According to the New York Times, China created a list of “75 behavioral indications of religious extremism,” which included things such as which door they used to leave their house and how much time they spent talking to neighbors. After collecting data, China used it in their policing system to flag more than 24,000 Uighurs as suspicious and sent 15,000 of them to “re-education camps” in one day, according to NBC News.

What the re-education camps are is not precisely known outside of China. Some camps become forced labor, according to the Australian Strategic Policy Institute, which estimated in March 2020 that at least 80,000 Uighurs were forced to work in factories across china across two years. Some were also forced to work in cotton fields in Xinjiang, the fifth largest producer of cotton in the world. Recently, the U.S.banned the importation of goods made in Xinjiang, calling the camps nothing less than genocide.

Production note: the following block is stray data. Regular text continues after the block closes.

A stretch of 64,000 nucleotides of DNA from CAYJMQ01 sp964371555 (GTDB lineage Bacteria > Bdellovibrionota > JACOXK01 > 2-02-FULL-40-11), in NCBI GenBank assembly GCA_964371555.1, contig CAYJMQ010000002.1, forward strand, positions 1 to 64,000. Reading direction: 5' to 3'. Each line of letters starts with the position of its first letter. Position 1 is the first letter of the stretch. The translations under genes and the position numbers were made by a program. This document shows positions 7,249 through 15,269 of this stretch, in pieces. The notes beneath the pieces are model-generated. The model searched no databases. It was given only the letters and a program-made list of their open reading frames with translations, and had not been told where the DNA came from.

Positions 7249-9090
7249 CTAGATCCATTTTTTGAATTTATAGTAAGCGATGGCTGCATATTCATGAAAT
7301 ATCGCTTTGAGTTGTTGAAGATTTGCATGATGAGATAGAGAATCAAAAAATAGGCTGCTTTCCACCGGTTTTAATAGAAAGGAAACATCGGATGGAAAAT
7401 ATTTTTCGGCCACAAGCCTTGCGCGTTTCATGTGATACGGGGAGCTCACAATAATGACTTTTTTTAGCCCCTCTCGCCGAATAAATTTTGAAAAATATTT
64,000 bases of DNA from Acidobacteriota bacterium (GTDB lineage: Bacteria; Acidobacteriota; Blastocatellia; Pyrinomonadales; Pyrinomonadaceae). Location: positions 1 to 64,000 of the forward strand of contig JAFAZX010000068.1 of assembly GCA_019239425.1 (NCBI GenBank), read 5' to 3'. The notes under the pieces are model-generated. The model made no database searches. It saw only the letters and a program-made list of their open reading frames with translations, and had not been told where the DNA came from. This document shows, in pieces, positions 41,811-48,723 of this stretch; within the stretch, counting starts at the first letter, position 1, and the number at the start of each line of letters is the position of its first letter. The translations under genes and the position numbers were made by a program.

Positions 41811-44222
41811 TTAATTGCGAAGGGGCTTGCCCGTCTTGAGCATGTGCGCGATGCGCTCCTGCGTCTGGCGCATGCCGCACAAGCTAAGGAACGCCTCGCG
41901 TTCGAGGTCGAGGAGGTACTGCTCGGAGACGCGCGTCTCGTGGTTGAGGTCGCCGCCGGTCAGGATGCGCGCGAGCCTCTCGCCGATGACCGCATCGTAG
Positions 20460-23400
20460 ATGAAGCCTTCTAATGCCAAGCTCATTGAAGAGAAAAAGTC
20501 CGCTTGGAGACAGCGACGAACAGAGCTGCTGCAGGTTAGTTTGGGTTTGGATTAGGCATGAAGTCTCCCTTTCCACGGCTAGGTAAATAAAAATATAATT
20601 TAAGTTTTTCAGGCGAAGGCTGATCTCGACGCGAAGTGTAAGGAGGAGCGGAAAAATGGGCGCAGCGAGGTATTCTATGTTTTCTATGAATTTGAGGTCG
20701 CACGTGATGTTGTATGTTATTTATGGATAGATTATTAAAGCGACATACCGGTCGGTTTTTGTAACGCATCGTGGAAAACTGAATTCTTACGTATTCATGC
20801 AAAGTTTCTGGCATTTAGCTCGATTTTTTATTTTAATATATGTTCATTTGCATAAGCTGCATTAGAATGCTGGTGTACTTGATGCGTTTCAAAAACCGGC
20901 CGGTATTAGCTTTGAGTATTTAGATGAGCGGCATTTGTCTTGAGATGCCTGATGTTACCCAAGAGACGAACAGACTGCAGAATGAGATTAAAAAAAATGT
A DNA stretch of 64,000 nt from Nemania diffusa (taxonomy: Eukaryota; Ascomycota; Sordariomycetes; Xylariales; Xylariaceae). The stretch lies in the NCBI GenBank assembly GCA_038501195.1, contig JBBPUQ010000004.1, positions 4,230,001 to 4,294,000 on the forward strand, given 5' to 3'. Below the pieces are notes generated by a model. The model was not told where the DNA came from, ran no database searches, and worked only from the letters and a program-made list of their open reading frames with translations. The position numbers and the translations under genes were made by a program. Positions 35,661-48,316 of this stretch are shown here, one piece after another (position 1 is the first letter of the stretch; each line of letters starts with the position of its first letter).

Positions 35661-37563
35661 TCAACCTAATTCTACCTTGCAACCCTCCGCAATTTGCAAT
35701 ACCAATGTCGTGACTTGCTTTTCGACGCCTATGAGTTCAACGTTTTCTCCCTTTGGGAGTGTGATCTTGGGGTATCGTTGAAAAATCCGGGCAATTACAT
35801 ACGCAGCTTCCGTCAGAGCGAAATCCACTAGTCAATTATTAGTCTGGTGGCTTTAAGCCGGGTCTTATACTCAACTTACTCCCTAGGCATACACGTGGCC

Athletes protesting various issues in China has met severe backlash, so it came as no surprise when no Olympic athletes protested while in China. When the then-general manager of the National Basketball Association Houston Rockets Darel Morey re-tweeted support for the Hong Kong civil rights protests in 2019, China essentially banned the purchase of Rockets merchandise and decided not to air two pre-season games that were played in China during the controversy. In response to China’s actions, the NBA called the tweet “regrettable” and NBA mega superstar LeBron James said that the tweets were “misinformed.” He faced backlash in the U.S., but not so much in China, where his shoe deal with Nike made the company billions of dollars that year.